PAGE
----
The Washington Department of Corrections announced Monday it plans to close Larch Corrections Center this fall, citing declining incarceration trends.
The minimum-security prison near Yacolt, which opened in 1956, can house up to 240 men. In April, the most recent data available, Larch’s average daily population was 227. The average daily population has hovered around 230 since the beginning of the year, according to the department’s data.
Corrections says Larch is being “warm closed,” meaning it could reopen in the future if the need arises. The decision to close Larch was made earlier this month, Chris Wright, communications director, said in an email.
The agency plans to close the facility in October, according to a Monday email sent to Larch employees and shared with The Columbian. Wright said officials chose that time frame to provide everyone with enough time to move incarcerated individuals to other facilities and help its 115 staff members find other jobs. It also allows inmate crews to assist the Department of Natural Resources with fire season.
Larch will be the first prison to be shuttered since the state closed McNeil Island Corrections Center in 2011, according to Corrections. Several units at Monroe Correctional Center closed in 2021, and the department previously warm closed Larch’s Elkhorn unit, halving the facility’s capacity.
“While this may sound like bad news, this is exactly what we have all been working towards. Your dedication to positively changing lives and creating better neighbors means that fewer incarcerated individuals are reoffending and returning to our custody, and that trend is expected to accelerate over the next decade,” DOC Secretary Cheryl Strange wrote in the email to Larch employees.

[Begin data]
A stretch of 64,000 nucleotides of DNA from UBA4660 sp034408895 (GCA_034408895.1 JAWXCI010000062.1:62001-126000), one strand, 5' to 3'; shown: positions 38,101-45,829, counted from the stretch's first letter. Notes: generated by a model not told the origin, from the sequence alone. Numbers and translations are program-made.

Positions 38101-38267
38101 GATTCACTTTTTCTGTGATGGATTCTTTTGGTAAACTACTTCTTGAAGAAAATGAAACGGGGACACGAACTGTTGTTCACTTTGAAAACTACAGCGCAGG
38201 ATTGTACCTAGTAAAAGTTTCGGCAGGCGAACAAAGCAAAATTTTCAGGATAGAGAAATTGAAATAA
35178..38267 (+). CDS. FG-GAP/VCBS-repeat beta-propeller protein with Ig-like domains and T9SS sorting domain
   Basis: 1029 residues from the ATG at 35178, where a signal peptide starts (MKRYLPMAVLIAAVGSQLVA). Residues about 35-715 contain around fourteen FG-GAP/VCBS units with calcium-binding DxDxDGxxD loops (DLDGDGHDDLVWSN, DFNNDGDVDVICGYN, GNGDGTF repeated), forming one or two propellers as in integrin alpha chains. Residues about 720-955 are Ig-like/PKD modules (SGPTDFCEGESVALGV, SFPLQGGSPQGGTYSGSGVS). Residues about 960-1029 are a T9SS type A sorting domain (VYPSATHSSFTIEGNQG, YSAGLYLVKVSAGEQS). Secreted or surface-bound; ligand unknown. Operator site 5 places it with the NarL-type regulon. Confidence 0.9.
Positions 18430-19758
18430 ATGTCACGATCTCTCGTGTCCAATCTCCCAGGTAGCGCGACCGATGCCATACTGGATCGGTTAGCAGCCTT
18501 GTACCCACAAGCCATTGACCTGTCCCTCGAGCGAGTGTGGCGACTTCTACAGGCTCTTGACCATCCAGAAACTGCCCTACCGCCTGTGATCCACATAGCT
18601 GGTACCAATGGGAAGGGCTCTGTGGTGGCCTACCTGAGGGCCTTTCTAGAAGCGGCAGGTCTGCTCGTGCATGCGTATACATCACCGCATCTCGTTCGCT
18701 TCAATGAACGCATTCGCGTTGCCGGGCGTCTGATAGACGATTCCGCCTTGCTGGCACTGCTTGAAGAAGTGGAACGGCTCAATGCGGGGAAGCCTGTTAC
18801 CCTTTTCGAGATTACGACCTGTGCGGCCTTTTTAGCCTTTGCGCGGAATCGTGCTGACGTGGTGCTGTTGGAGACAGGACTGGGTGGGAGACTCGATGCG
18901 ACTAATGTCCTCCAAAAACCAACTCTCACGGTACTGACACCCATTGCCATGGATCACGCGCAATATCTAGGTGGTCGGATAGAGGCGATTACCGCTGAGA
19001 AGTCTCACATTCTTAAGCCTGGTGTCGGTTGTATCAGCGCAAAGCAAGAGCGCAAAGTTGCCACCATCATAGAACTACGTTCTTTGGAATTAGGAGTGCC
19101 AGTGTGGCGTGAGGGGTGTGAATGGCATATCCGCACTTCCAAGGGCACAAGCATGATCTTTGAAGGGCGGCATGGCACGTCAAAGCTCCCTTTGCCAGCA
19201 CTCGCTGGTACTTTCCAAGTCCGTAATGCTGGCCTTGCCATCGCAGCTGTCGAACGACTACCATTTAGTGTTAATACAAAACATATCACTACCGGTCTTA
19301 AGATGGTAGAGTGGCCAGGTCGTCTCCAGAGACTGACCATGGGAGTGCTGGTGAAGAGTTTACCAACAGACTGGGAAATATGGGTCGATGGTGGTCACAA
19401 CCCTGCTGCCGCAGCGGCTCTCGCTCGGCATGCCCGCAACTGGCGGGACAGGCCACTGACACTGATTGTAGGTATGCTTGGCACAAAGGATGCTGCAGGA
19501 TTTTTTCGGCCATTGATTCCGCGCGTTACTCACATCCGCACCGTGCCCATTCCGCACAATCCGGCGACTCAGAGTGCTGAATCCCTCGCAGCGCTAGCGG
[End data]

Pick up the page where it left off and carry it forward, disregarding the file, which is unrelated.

Larch staff members will be offered jobs at other state correctional facilities, according to the agency’s news release.
“I realize that the location of LCC makes it difficult for you to commute to another prison, and as a result, we will be reaching out to the Washington Association of Sheriffs & Police Chiefs, Oregon’s Department of Corrections and other agencies to help those of you who are not interested or able to relocate,” Strange wrote.
Incarcerated individuals housed at Larch and who will not be released before the closure will move to “the facility that best suits their health, programming, education and overall needs,” Wright said.
The planned closure comes as the state’s prison population has declined in recent years — a trend that Corrections says is expected to accelerate over the next decade. Currently, 70 percent of available beds are occupied across the agency’s 12 prisons, the department said. Washington has one of the lowest rates of incarceration in the country, Strange said, citing data from nonprofit The Sentencing Project.
Corrections also pointed to a new law, known as the Blake fix, that followed a 2021 state Supreme Court ruling striking down Washington’s felony drug possession law. The revised law makes drug possession a gross misdemeanor, which “will not translate to an additional need for beds,” according to the news release.
Separately from the closure announcement, Corrections said it’s also aiming to reduce the use of solitary confinement by 90 percent over the next five years. That plan will be released later this year.